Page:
2 Questions That Lead to a Healthier You

It’s officially summer.

I don’t know about you, but where I live it has been HOT.

I’m wondering how your summer is going?

For church leaders, summer is often a change of pace.

Many of us take time off.

Others of us shut down our regular ministry programming and do something different and perhaps less involved.

Summer is often a good time to take stock, evaluate and think strategically.

So, here’s the question: How healthy will you be next summer?

A year from now will you be closer to Jesus, have better boundaries, have more margin…or will you be more burned out and over-extended, inching ever closer to collapse?

I think this is an important question for us to consider.

So, how do you know?

How do you know if you’ll be more or less healthy by next July?

I don’t think the answer to this question has much to do with random chance.

I think it has a lot more to do with your habits and decisions over the next 12 months.

With that in mind, here are two questions to help us become a healthier version of ourselves by next summer.

1. What am I Doing to Create More Margin?

Here’s a thought I’ve never had: “Wow, I’m just becoming less busy naturally.”

Busyness just happens naturally.

Tasks, roles, and responsibilities just keep adding themselves like magnets.

And, the busier we become the more overwhelmed and frantic we become.

This is not the healthiest version of ourselves.

If this is true, then the only way to create more margin in our lives is to make deliberate decisions to create space.

It has to be intentional.

So, how do you create margin?

By releasing tasks and roles to others.

There will always be new and important opportunities and the only way to engage them is to reduce your current load.

If you want to get serious about creating margin this year, then you must find ways to prioritize, empower and release.

Here’s what I mean:
The first thing you need to do is spend time prioritizing what is on your plate.

What is most important?

What has the greatest impact?

What tasks and roles must live with you?

Once you make this list, what’s left? Whatever is left probably shouldn’t be on your to-do list.

This brings us to phase two, which is to empower others.

The stuff that was left—that shouldn’t belong to you, is probably important and someone needs to accomplish those tasks.

So, who should take on those tasks? Another staff member? A volunteer? An intern? An assistant?

Find someone, teach them and empower them to do the work.

Maybe you’re thinking, “Isn’t that mean? Isn’t it selfish? Actually, no.

If you aren’t gifted for that work, if it isn’t life-giving, or if that work is outside of what you are paid to do, it should live with someone else. And something I’ve learned that is a little counter-intuitive, is that most of the work I dislike doing is actually coveted work by someone else.

God gifted and wired each of us differently. Find the right people for the right work and everyone wins.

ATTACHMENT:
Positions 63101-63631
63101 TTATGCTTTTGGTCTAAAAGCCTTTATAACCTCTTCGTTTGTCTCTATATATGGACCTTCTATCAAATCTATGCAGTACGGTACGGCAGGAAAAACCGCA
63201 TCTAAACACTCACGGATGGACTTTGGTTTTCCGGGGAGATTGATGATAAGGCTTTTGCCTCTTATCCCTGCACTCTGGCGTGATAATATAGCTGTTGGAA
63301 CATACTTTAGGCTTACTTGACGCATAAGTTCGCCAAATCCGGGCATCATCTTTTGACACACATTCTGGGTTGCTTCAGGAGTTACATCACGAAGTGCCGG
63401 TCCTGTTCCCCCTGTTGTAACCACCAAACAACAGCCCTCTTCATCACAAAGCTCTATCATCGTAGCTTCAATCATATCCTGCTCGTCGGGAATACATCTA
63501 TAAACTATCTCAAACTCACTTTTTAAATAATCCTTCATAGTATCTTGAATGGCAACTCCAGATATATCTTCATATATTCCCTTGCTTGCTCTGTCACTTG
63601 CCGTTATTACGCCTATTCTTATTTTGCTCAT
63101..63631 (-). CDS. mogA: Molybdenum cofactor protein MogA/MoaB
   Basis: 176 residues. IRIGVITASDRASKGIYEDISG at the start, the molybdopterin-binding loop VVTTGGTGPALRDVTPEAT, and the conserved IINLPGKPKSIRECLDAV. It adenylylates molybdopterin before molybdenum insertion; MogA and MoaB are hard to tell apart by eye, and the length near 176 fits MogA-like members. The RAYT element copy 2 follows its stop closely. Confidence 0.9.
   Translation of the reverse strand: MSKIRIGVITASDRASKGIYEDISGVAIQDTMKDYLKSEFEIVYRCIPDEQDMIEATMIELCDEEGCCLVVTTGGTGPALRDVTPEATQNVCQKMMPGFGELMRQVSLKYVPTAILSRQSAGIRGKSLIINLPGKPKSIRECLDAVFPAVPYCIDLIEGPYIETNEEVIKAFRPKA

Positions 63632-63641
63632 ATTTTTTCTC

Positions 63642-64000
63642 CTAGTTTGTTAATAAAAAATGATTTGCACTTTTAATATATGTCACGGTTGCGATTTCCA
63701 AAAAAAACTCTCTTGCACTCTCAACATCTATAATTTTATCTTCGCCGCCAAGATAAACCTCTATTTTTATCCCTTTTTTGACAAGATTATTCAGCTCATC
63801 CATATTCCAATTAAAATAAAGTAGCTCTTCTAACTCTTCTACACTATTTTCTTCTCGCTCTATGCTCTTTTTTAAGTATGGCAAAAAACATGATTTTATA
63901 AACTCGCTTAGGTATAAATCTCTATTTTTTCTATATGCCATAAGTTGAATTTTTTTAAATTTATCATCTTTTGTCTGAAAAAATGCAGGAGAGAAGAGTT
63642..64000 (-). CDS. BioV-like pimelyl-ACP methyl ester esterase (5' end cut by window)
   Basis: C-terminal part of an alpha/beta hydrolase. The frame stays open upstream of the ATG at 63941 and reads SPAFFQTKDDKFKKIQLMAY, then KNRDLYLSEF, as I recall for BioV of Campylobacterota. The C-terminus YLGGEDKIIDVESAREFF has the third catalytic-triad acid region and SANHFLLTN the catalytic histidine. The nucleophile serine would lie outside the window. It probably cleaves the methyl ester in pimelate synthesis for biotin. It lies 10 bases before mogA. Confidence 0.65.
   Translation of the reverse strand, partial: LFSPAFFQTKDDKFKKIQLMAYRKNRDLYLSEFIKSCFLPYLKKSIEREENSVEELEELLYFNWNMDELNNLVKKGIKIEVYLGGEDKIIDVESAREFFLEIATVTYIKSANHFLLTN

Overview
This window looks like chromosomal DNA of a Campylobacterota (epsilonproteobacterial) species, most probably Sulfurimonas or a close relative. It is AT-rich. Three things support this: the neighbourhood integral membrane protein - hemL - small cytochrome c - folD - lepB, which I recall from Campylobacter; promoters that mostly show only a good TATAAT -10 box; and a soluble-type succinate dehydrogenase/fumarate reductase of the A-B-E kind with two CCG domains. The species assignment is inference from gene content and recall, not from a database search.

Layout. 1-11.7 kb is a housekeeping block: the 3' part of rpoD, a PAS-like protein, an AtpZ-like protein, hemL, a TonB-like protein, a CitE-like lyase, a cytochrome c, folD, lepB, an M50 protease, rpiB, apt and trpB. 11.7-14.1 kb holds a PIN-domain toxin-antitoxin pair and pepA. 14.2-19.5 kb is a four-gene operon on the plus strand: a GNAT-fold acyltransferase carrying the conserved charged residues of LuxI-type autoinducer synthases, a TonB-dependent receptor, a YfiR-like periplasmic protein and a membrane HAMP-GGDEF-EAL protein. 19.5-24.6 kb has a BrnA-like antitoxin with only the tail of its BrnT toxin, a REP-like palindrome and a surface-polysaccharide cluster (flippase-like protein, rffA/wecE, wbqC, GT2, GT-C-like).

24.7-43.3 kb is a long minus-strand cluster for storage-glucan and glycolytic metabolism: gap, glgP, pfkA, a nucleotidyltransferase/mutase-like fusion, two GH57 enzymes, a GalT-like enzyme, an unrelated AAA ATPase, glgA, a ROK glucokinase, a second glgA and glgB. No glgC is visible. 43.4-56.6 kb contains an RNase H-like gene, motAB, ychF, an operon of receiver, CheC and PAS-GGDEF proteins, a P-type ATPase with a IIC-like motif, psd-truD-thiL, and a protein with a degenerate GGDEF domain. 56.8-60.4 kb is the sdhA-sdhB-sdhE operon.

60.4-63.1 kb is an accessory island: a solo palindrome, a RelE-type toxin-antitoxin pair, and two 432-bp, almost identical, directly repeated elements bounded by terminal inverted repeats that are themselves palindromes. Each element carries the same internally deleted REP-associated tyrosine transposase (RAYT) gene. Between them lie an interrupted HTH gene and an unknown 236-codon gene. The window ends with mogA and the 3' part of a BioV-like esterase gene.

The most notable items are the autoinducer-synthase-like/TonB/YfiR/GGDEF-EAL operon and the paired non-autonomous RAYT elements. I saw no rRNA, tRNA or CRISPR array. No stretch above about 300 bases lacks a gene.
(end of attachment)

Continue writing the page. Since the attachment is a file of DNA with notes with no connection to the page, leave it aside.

Once you have identified the right person and empowered that person to do the work effectively, all that is left is to release the work.

Let it go.

Give it away to someone else who is meant for it.

By prioritizing, empowering and releasing, you can create margin this year and become a better version of yourself by next summer.

2. Am I Scheduling What Matters?

Very rarely do the things that matter most happen naturally.

People don’t accidentally exercise.

I mean, maybe if you get a flat tire and attempt to change it yourself or something.

No, people who are fit, intentionally schedule exercise. I think the same is true for almost everything that matters; relationships, faith, learning, etc.

So, if you want to be a healthier version of yourself in a year, it will require you to schedule what matters most.

Here are a few questions help us determine whether we are actually doing this:

  • What day of the week do you regularly take off?
  • Is your next vacation already on the calendar?
  • What night of the week will you date your spouse?
  • What nights of the week will you share a family meal?
  • What days and times are you scheduled to exercise?
  • What time of the day do you consistently spend with God?
  • When are you scheduled to meet with a mentor?
  • Do you have accountability relationships on the calendar?
  • What season of the year do you focus on growth and development?
  • Where on your calendar do you have time for creative thinking and problem solving?

I think you get the point.

Here’s a challenging question: What area(s) of your life are not as healthy as they should be?

I’m guessing that area of your life isn’t on your calendar.

You aren’t scheduling progress.

And here’s the real truth: You and I won’t grow in these areas if you don’t schedule them.

So, let’s use this summer to schedule what matters most for the rest of the year.

Wrap Up

Next summer, you and I will either be healthier people or more unhealthy people.

And, for the most part, our condition will depend on our own decisions and activities.

Two suggestions: create margin and schedule what matters.

Thanks for reading. We’d love to hear your thoughts and ideas in the comments below.

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